The novels of Peter Carey have a kind of dualism about them. This can manifest within individual books in protagonists (Oscar and Lucinda; Parrot and Olivier) or parallel narratives (The Chemistry of Tears), but it also appears across the body of his work: in his American novels and his Australian ones; his playful, surreal voice compared with his more realistic one; and his historical novels and those set in the present. Mostly, this enables a kind of conversation within each novel. It makes them dynamic and spirited, multifaceted and complex. The two sides, though, must speak to each other as a coherent whole.
Amnesia, his 13th novel, feels instead like an arranged marriage between two thin stories that have nothing stylistically or thematically in common.
In part one, the narrator is Australian Felix Moore, “our sole remaining left-wing journalist”, disgraced and bankrupt due to a damages judgement for defamation, and estranged from his family after setting fire to their home while making a ceremonial pyre from his remaindered books. “Was this not hilarious,” he says, “that my puce-faced publisher, with his big house in Pymble, had gone to the trouble and expense of having boxes sent to my humble door?” Felix is “overweight and out of breath but I was proud to be sued, reviled, scorned, to be called a loser by the rewriters of press releases”. He has a long history with the volatile actress Celine Baillieux and the shady and brutal property developer Woody “Wodonga” Townes. “The Great Amnesia” referred to in the title is Felix’s view that Australia has conveniently overlooked the removal of the Whitlam government in a CIA coup.
Felix is a brilliant character: witty and paranoid with a Carey-esque backstory. He’s also from Bacchus Marsh, where his father sold cars, and he too was an early student at Monash University. When a young Melbourne hacker named Gaby Baillieux, the daughter of Felix’s old friend, releases a worm that infects the computer systems of detention centres, black sites and rendition jails worldwide, thousands of prisoners, asylum seekers and those held without trial are released. Gaby is arrested and the US government wants her extradited to face the death penalty.
Felix believes her actions are retribution for Whitlam’s removal, for the figurative (and a literal, in case we miss the point) rape of Australia by the US. He’s hired by the scary Townes to write her side of the story.
Part two, mostly snippets from Gaby and Celine’s audiotapes that Felix listens to while hidden away writing, could be from another book entirely: “This might have become a family story if there was a proper family anymore.” But that’s just what it is: a domestic drama about the collapse of Celine’s marriage, Gaby’s adolescent loves and the rise of her obsession with hacking. This story can’t help but seem distant, told by taped voices with Felix as the reader’s intermediary. He wishes his subject was there in the flesh, that “he had been trapped with her in her stinky dugout, quietly noting how, say, she used her lip chapstick obsessively. Stuff like that.” So do we.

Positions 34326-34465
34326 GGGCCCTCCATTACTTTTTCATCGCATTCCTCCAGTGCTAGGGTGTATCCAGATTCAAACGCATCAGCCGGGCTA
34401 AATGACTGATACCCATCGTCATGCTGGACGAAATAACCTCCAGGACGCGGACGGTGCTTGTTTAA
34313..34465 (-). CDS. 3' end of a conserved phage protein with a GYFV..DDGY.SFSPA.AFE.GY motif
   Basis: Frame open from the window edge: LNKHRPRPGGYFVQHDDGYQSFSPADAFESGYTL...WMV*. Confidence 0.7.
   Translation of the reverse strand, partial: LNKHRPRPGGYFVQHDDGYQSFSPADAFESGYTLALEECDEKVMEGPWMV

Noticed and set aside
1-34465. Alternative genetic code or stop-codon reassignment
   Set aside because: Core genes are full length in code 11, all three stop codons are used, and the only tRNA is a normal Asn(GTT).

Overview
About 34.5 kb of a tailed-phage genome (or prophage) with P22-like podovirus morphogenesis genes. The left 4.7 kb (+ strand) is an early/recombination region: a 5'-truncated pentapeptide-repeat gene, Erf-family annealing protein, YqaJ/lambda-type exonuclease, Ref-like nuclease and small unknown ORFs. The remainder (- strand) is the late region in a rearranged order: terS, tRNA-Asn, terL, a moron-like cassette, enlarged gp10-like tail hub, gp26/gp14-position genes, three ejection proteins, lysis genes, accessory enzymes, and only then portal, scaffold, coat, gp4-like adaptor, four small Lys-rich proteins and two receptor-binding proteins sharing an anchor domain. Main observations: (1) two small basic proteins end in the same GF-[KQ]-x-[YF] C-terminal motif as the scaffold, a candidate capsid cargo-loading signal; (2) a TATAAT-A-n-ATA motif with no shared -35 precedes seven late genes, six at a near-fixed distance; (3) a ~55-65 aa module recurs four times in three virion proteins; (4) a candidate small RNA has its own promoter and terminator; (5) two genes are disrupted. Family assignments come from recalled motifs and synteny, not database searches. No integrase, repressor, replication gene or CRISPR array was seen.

There’s a reason the second part is written like this, but it’s still incongruous. There’s even an environmental subplot at the end that further undercuts the central question of part one: is Gaby a game-playing innocent or an anti-US cyber-warrior? Amnesia could have been inspired by real events (and Carey recently revealed he’d been asked to ghost Julian Assange’s book and declined), but as it turns out, his interest in global politics and surveillance
The hyperlocal settings reveal the same split focus: glorious descriptions of suburban Australia, interspersed with easy name-dropping. In Coburg, “Bell Street High School was rotting, neglected, faction-ridden, falling apart. In heavy rain the power points exploded, sending extraordinary blue sheets of Pentecostal fire dancing above the pupils’ heads.” Or this, where “the house was twelve feet off the ground ... and all the latticed houses glowing like golden lanterns in the honeysuckle air, and if you shut your eyes and hid the trams and the pub and the shunting train and the drunk peeing by the lamppost you could almost think Woolloongabba was beautiful”.
On the other hand, Gaby loved Carlton “for its unlocked doors and open windows, for Macarthur Place, for Lygon Street, for its Lebanese hashish in Johnny’s Green Room, its sly-grog shop in Chummie Place, the welcoming Italian families, the intense and clannish Greeks, the intellectual pubs and radical politics and fabulous cappuccinos and Readings books and Professor Longhair’s record store of loving memory”. Will referencing one of Australia’s best-known booksellers by name help sales of Amnesia?
The heights of Amnesia are that glorious Carey way with language: Townes “peed so long and loud I knew he was showing off his prostate operation”; Felix was “the son of a man who would stand in a muddy potato paddock all afternoon if that was what it took to sell a Ford”.
The lows include an ending wrapped up so quickly it was as if Carey’s laptop was about to be repossessed, and the book’s overall intrinsic lack of logic. Characters keep knowing things they couldn’t possibly know. Amnesia also recycles one of the world’s best-known Jewish jokes as an actual event. You’ve likely heard it – it ends with: “Our Captain Cohen, he don’t make no mistakes.” This isn’t playful. It’s lazy. Dual Booker Prize-winning authors are supposed to care about things like this.
They’re also supposed to make decisions about what book it is they’re writing. Over a long and glorious career, Carey has always dripped with talent. With discipline and care, Amnesia might have been one of his best. LS
Hamish Hamilton, 384pp, $32.99
This article was first published in the print edition of The Saturday Paper on October 25, 2014 as "Peter Carey, Amnesia".
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